The Channel logo

News

By | Kelly Fiveash 8th October 2008 16:08

HP and EDS kill nearly 3,500 UK jobs

Union condemns move, says public sector will suffer

EDS and Hewlett-Packard will slash its UK workforce by 3,378 jobs over the next two years, according to the Public and Commercial Services union.

The union, which has more than 2,000 EDS members, said in a statement this afternoon that the figure was higher than had been feared, and warned that the move would greatly affect public services.

It follows last month’s announcement by HP, which bought EDS in August, that it would trim its workforce by 24,600, or 7.5 per cent, worldwide in a cost-cutting exercise.

EDS holds huge contracts with a number of key government departments including the Ministry of Defence and the Department for Work and Pensions.

PCS condemned HP’s decision to axe so many jobs in the UK, where some 15,000 EDS staff are based.

“Our worst fears have been confirmed," said PCS national officer for EDS Jim Hanson. "We feared 3,000 job losses for the UK, and the figure is even higher.

“For the last 18 months we have already seen job cuts in EDS with a voluntary redundancy exercise already in progress."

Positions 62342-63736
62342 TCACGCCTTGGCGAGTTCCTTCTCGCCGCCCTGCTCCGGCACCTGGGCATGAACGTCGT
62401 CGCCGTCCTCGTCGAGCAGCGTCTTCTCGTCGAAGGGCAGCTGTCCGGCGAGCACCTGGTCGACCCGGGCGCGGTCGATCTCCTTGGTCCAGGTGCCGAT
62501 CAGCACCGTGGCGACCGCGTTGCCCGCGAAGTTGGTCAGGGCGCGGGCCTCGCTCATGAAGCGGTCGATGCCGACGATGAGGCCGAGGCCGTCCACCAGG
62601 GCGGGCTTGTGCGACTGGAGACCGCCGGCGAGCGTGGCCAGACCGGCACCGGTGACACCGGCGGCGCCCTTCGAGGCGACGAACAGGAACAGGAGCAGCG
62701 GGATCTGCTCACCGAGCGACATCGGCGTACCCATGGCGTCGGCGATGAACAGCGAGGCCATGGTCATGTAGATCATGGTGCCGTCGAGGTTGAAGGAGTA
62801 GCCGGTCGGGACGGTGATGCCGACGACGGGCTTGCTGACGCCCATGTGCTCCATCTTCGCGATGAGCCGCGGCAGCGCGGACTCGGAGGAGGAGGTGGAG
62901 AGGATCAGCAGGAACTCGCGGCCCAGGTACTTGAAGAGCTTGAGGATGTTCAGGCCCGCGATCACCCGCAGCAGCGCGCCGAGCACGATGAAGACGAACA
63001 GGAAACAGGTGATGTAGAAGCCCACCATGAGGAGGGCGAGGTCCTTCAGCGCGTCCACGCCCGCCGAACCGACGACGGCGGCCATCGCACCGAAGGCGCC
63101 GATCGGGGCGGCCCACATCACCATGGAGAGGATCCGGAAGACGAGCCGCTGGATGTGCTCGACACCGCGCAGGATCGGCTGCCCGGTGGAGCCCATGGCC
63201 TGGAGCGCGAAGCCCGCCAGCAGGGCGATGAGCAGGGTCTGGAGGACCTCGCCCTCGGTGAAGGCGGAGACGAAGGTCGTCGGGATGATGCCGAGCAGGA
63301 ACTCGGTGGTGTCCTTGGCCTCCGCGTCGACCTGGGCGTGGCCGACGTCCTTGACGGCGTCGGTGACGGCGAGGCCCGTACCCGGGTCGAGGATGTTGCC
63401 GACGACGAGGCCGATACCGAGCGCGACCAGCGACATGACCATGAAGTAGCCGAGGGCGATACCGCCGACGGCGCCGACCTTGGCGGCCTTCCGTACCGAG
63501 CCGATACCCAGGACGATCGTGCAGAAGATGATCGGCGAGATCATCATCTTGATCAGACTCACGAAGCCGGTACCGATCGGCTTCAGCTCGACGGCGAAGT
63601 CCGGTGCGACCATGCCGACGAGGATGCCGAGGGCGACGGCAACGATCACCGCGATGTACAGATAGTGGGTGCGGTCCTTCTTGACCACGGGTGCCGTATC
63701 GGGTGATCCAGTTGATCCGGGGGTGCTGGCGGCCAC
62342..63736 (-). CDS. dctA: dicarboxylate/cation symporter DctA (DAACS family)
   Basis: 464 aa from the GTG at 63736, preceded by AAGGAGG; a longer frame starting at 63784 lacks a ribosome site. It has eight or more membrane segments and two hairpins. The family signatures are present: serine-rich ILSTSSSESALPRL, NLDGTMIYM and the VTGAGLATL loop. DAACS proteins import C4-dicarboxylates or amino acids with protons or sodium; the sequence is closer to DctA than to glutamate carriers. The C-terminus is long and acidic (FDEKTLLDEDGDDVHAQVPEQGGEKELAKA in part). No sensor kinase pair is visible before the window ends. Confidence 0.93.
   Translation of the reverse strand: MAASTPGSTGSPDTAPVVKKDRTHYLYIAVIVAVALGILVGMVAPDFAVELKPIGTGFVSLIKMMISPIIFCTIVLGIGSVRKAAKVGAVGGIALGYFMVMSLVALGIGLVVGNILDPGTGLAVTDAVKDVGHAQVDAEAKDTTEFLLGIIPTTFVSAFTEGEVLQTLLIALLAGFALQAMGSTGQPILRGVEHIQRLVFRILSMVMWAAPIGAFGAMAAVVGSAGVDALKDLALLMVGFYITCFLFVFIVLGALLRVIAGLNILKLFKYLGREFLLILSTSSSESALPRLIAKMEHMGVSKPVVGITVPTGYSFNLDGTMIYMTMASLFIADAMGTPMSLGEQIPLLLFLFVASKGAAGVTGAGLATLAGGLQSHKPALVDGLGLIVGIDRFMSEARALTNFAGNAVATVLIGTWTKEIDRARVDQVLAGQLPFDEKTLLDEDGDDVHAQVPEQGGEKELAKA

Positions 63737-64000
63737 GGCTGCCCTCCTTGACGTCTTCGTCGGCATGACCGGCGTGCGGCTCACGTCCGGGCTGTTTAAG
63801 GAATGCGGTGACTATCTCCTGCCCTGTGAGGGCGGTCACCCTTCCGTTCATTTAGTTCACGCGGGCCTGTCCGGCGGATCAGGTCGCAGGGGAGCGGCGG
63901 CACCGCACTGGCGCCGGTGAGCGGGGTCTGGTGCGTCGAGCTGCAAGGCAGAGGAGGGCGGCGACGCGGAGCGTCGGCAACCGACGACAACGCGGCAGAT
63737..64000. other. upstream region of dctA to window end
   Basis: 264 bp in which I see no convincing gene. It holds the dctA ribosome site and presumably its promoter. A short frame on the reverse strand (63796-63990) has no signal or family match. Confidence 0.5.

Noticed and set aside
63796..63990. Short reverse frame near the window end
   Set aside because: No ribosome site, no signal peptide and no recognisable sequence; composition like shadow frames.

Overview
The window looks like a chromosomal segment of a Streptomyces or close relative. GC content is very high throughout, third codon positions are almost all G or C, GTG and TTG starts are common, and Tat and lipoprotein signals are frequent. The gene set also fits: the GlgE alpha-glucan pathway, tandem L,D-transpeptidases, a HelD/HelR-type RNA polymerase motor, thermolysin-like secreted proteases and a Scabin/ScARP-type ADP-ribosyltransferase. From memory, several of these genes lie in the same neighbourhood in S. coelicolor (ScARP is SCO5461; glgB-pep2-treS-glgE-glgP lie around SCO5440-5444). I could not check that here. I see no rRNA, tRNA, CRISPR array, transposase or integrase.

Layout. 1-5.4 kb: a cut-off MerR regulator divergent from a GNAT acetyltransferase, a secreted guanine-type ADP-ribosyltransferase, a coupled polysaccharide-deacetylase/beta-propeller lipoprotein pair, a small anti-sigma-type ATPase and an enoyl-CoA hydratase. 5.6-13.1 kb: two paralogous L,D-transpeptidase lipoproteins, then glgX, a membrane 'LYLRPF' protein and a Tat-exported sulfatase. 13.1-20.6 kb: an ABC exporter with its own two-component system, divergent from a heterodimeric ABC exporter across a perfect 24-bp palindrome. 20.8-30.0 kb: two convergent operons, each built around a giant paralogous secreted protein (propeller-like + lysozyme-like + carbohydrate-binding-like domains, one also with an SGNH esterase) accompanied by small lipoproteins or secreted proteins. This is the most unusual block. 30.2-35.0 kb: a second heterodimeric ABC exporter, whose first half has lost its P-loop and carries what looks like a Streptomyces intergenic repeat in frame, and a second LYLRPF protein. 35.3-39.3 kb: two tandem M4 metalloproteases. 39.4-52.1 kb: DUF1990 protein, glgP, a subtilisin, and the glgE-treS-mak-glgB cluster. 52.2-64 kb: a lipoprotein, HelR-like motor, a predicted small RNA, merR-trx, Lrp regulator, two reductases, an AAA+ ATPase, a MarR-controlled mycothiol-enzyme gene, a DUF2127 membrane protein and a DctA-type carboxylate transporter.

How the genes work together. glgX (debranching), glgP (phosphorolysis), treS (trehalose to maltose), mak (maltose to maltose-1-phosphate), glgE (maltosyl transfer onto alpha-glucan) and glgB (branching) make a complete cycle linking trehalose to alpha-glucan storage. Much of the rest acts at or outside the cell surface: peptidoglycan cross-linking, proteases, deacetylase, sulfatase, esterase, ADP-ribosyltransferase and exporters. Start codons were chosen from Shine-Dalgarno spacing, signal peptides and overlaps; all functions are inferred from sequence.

Hanson said that HP, which was not immediately available for comment at time of writing, did not consult the union prior to today's announcement.

"It is disappointing that these figures have been made public before we have discussed how they have been arrived at,” he said. ®

comment icon Read 11 comments on this article alert Send corrections

Opinion

Walking on water, image via Shutterstock

Chris Mellor

IDC stats reveal who's who in the backup appliance bearpit
Carry on Cleo

Gavin Clarke

Infamy, infamy, Amazon and Microsoft have all got it in for me!

Tim Anderson

Also signals stronger cross-platform tools, access to new markets

Features

Nerd fail photo via Shutterstock
Shouting match
Single market vs. rest of the world
hacker
Mostly it's financial crime. Here's what all the cool kids' terms mean in English
Apple logo. Pic: Blake Patterson
Plenty of bumps in the 40-year road for Mac makers